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Ammon v. Nagengast

Court of Appeals of Nebraska

April 18, 2017

Sheena Ammon, Special Administrator of the Estate of Patricia Cody, appellant,
Stephen Nagengast, M.D., and General Surgery Associates, LLC, appellees.

         1. Jury Instructions: Appeal and Error. Whether a jury instruction is correct is a question of law, which an appellate court independently decides.

         2. __: __. In an appeal based on a claim of an erroneous jury instruction, the appellant has the burden to show that the questioned instruction was prejudicial and otherwise adversely affected a substantial right of the appellant.

         3. Negligence: Liability: Damages. Generally, an act wrongfully done by the joint agency or cooperation of several persons, or done contemporaneously by them without concert, renders them liable for all damages, both economic and noneconomic, jointly and severally.

         4. Negligence: Tort-feasors: Liability: Damages. Under joint and several liability, either tort-feasor may be held liable for the entire damage, and a plaintiff need not join all tort-feasors as defendants in an action for damages.

         5. Tort-feasors: Compromise and Settlement. If a plaintiff settles with one of the jointly and severally liable tort-feasors, then the plaintiff's recovery against the remaining tort-feasors is reduced by the actual settlement amount.

         6. Parties: Time. The proper timeframe to consider whether there are multiple defendants is when the case is submitted to the finder of fact.

         7. Tort-feasors: Liability: Damages. Under the comparative fault statutory scheme in Nebraska, joint tort-feasors who are defendants in an action involving more than one defendant share joint and several liability to the claimant for economic damages.

         [24 Neb.App. 133] 8. Tort-feasors: Compromise and Settlement: Liability. When the claimant settles with a joint tort-feasor, the claimant forfeits that joint and several liability.

         9. Tort-feasors: Compromise and Settlement. The claimant cannot recover from the nonsettling joint tort-feasor more than that tort-feasor's proportionate share in order to compensate for the fact that the claimant made a settlement with another that may prove to be inadequate.

         10. Jury Instructions: Pleadings: Evidence. A litigant is entitled to have the jury instructed upon only those theories of the case which are presented by the pleadings and which are supported by competent evidence.

         11. Jury Instructions. The general rule is that whenever applicable, the Nebraska Jury Instructions are to be used.

         12. Waiver: Appeal and Error. Errors not assigned in an appellant's initial brief are waived and may not be asserted for the first time in a reply brief or during oral argument.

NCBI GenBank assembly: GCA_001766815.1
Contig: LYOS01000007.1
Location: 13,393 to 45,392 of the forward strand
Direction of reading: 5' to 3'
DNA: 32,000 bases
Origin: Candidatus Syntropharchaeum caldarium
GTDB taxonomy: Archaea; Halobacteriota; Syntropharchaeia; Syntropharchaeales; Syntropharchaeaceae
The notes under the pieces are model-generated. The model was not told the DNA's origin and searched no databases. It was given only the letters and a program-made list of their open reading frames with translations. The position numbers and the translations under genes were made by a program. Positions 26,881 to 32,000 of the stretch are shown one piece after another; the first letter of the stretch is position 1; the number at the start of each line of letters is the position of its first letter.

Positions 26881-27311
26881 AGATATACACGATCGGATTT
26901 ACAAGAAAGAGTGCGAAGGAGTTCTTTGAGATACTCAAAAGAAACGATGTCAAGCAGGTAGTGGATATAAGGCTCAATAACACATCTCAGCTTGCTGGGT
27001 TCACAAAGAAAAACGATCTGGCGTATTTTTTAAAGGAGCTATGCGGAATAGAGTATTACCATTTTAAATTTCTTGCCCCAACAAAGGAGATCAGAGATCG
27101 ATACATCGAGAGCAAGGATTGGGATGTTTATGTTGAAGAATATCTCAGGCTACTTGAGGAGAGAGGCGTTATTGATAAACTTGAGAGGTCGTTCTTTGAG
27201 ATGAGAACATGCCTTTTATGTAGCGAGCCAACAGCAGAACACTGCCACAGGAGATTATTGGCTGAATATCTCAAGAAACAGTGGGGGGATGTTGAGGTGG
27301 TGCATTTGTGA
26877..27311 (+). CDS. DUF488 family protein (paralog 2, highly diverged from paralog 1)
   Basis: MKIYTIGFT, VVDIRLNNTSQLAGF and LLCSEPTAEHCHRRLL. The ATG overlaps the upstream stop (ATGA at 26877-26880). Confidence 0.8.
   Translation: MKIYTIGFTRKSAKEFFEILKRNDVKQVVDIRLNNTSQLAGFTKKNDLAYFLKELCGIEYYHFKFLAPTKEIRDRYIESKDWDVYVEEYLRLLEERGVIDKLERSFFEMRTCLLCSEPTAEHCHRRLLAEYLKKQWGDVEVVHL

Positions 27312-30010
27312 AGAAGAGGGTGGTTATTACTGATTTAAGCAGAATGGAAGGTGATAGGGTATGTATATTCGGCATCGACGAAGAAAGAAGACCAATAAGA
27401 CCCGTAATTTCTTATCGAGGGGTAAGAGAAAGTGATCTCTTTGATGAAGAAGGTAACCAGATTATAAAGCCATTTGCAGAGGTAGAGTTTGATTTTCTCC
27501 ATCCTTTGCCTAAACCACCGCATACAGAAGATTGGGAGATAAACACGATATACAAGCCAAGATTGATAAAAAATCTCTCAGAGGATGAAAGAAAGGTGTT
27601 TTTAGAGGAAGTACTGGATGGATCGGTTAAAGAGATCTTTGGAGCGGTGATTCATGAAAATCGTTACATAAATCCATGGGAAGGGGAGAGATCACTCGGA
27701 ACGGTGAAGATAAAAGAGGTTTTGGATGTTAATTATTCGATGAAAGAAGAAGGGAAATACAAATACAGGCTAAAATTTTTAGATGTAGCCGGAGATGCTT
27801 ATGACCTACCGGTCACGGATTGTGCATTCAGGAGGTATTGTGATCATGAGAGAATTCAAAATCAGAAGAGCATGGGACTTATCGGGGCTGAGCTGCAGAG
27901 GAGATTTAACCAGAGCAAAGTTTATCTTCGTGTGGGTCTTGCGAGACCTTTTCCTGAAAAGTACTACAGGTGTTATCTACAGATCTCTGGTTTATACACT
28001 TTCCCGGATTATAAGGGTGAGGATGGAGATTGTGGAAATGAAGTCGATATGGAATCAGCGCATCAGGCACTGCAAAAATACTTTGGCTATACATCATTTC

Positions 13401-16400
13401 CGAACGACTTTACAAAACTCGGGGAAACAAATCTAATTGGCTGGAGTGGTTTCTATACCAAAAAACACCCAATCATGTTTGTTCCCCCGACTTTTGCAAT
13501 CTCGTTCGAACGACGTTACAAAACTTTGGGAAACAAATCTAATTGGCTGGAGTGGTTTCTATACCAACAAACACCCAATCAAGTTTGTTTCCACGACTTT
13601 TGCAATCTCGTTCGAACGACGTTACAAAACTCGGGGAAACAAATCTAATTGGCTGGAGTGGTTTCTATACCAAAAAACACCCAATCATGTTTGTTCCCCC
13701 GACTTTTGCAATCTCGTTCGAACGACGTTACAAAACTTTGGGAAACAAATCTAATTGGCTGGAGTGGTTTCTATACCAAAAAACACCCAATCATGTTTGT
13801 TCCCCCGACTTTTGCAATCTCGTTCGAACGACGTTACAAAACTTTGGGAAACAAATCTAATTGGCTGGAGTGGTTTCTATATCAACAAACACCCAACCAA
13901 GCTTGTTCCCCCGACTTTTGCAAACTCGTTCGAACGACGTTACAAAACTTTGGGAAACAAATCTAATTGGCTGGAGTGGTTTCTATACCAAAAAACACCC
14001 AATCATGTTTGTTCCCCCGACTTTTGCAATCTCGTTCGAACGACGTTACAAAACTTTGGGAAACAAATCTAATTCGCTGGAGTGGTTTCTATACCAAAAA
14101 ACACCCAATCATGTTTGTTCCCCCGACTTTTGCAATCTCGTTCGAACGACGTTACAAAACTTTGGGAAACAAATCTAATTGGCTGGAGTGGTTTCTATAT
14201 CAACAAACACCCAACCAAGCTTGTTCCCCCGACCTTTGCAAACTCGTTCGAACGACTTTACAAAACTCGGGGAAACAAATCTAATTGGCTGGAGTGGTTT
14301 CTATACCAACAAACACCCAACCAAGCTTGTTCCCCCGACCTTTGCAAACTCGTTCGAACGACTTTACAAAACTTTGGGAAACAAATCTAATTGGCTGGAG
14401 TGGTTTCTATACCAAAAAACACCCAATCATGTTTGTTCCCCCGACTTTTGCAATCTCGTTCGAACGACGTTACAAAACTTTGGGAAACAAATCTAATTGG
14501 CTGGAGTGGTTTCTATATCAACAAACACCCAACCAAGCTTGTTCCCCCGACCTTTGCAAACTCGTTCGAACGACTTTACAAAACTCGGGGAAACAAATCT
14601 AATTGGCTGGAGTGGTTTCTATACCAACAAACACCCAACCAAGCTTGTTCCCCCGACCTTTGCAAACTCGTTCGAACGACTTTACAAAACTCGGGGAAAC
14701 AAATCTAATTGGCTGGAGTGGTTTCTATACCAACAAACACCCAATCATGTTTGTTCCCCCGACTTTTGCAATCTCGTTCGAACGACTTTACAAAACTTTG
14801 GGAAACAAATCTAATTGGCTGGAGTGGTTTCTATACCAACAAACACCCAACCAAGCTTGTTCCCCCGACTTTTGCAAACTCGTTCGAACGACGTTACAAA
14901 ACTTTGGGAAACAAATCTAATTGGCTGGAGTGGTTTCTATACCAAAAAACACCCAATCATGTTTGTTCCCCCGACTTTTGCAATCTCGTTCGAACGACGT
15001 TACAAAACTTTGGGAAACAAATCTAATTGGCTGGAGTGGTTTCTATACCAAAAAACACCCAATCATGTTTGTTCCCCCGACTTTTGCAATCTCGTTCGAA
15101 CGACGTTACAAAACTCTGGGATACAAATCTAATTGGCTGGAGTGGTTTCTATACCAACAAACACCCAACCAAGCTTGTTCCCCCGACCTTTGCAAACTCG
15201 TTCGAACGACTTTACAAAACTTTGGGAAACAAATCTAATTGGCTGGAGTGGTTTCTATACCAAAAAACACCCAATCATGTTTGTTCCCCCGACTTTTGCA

Appeal from the District Court for Otoe County: Jeffrey J. Funke, Judge. Affirmed.

          Greg Garland, of Greg Garland Law, Tara DeCamp, of DeCamp Law, P.C., L.L.O., Kent A. Schroeder, of Ross, Schroeder & George, L.L.C., and Kathy Pate Knickrehm for appellant.

          William L. Tannehill and John P. Weis, of Wolfe, Snowden, Hurd, Luers & Ahl, L.L.P., for appellees.


          PIRTLE, JUDGE.


         Sheena Ammon, the special administrator of the estate of Patricia Cody, brought a medical malpractice action against Denise Husen Murry; Murry's employer, Sleep Tight Anesthesia, P.C.; St. Mary's Community Hospital; Stephen Nagengast, M.D.; and Nagengast's employer, General Surgery Associates LLC (GSA). Ammon alleged that the defendants were professionally negligent and that their joint and several acts proximately caused injury to and the death of her mother, Cody.

         [24 Neb.App. 134] Prior to trial, the claims against several of the defendants were resolved by settlement. The case was tried to a jury, which returned a verdict in favor of the remaining defendants, Nagengast and GSA. Ammon timely appealed. Finding no reversible error, we affirm.


         The underlying facts of this case are not in dispute. Cody underwent a medical procedure to remove abdominal adhesions at St. Mary's Community Hospital in Nebraska City, Nebraska, on January 23, 2012. Nagengast, a board-certified general surgeon who has been licensed to practice medicine in Nebraska since 1991, was scheduled to perform the surgery.

         A certified nurse anesthetist (CRNA), Murry, assisted Nagengast. Murry was employed as an independent practitioner at the time of the surgical procedure. Nagengast experienced "difficulty insufflating" Cody at the start of the laparoscopic procedure, and opted to change to an "open technique." Roughly 5 minutes into the procedure, Murry alerted Nagengast that Cody was doing poorly and that the procedure needed to be aborted.